Trump won, so why haven't stock markets crashed?
Financial markets hate uncertainty, which is why it was widely predicted that a Donald Trump victory in last month's US presidential race would send investors rushing to hit the sell button.
The opposite, however, has played out, with US markets and other major exchanges taking Trump's victory in their stride, and the main three US stock markets - the Dow Jones, S&P 500 and Nasdaq - closing at record highs last week.
So why are markets behaving so favourably towards president-elect Trump? According to Jenny Jones, manager of the Schroder US Mid Cap fund, investors have been focusing on the positives a Trump presidency will bring, as opposed to the various threats and dangers.
The expectation of reflation borne out of fiscal policy to boost economic activity has been keeping markets buoyant. Trump has pledged to cut taxes, while also increasing infrastructure and defence spending.
Jones notes that the US market has already moved fast to price in the promised cut to the corporate tax rate, from 35 per cent to 15 per cent. US corporate tax is not payable by foreign subsidiaries and therefore has less impact on internationally focused companies.
Thus, as a consequence of the cut, 'the small-cap part of the US equity market has soared since the election', says Jones.
'These companies are almost exclusively US businesses with very little in the way of international exposure. For this part of the market the rally makes sense, because smaller companies are subject to higher taxes due to being more domestically focused.'
But Jones notes that in other areas the equity rally 'may be getting ahead of itself'. She adds: 'Some banks are up 20 per cent plus; that's one of the areas where I think the share prices have gone up too quickly.'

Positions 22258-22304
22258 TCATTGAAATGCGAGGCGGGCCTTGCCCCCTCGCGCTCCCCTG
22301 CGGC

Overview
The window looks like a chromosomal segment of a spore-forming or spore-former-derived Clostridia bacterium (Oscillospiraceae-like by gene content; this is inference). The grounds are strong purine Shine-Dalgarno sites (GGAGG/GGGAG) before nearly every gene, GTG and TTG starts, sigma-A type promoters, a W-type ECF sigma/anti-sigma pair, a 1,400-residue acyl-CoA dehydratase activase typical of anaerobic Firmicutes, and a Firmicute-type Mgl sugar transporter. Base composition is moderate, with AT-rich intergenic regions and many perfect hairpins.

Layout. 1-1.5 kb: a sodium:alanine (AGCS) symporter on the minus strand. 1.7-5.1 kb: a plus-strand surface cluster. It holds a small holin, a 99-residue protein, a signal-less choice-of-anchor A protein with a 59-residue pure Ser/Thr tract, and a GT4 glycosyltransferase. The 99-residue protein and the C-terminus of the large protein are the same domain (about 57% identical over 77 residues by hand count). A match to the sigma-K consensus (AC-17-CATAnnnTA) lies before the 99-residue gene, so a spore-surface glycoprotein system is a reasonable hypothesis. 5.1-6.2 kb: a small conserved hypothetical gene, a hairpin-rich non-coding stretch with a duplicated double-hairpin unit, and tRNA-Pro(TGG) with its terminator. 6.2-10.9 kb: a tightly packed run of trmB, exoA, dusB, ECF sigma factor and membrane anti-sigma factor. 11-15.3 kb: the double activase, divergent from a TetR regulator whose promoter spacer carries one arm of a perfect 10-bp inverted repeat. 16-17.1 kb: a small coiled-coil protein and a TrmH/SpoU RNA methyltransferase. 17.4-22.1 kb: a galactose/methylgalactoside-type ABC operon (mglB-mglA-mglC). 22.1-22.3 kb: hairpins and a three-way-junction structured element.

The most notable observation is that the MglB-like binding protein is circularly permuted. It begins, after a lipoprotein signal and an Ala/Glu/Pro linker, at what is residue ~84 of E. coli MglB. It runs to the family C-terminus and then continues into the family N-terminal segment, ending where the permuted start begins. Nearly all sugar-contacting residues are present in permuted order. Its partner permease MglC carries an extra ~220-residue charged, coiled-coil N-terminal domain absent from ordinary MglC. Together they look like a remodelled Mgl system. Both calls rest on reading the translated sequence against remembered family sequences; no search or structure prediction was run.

Markets, so far, have been betting on a much more moderate version of president Trump, as opposed to the unpredictable and at times irrational personality of the campaign trail.
According to Kim Wallace, director of political consultancy Renaissance Macro Research, this may be wishful thinking. Wallace says that 'due to the degree of uncertainty Trump brings, it is difficult to answer the question "what is the worst thing that Trump could do?"'.
Perhaps the biggest threat to the global economy, as well as being a major blow to globalisation, is Trump's protectionist stance, which includes the potential introduction of tariffs on imports from foreign companies.
Under a worst-case scenario a trade war between America and China could occur, in which case the US economy could be knocked off course. Certain stocks would inevitably be hit.
Canaccord Genuity Wealth Management says potential losers include US multinationals with sales exposure to the Asia Pacific region, including Procter & Gamble, Johnson & Johnson and Nike.
Marc Pullen, senior equity analyst at the firm, adds that many companies may also lose out, including those that source parts or even their entire products from China, such as Apple. 'So even those US companies with relatively few sales to China could suffer in terms of profit margins,' he says.
The emerging market regions, however, could end up being among the biggest equity market losers, a point that has been made by Neil Woodford, the high-profile fund manager.
Wesley Sparks, head of US credit strategies at Schroders and manager of the Schroder ISF Global High Yield fund, picks out a couple of reasons why it may turn out to be a bumpy ride for financial markets under Trump's presidency.
First, equity markets have been driven higher on expectation of fiscal stimulus. But Sparks adds that in the event of Trump not being able to get all his spending plans passed through Congress, 'expect a backlash'.
Sparks is also concerned about a growing government deficit under Trump's spending plans. He cites trade wars as another threat.
Sparks adds: 'The market reaction following Trump's surprise election is becoming overdone, and the key question from here is whether soft economic data will materialise to cause investors to question the real impact.
'There are reasons to be bearish, but ultimately the cause of a bear market or a recession is usually triggered by interest rates going up too aggressively or the housing market declining.'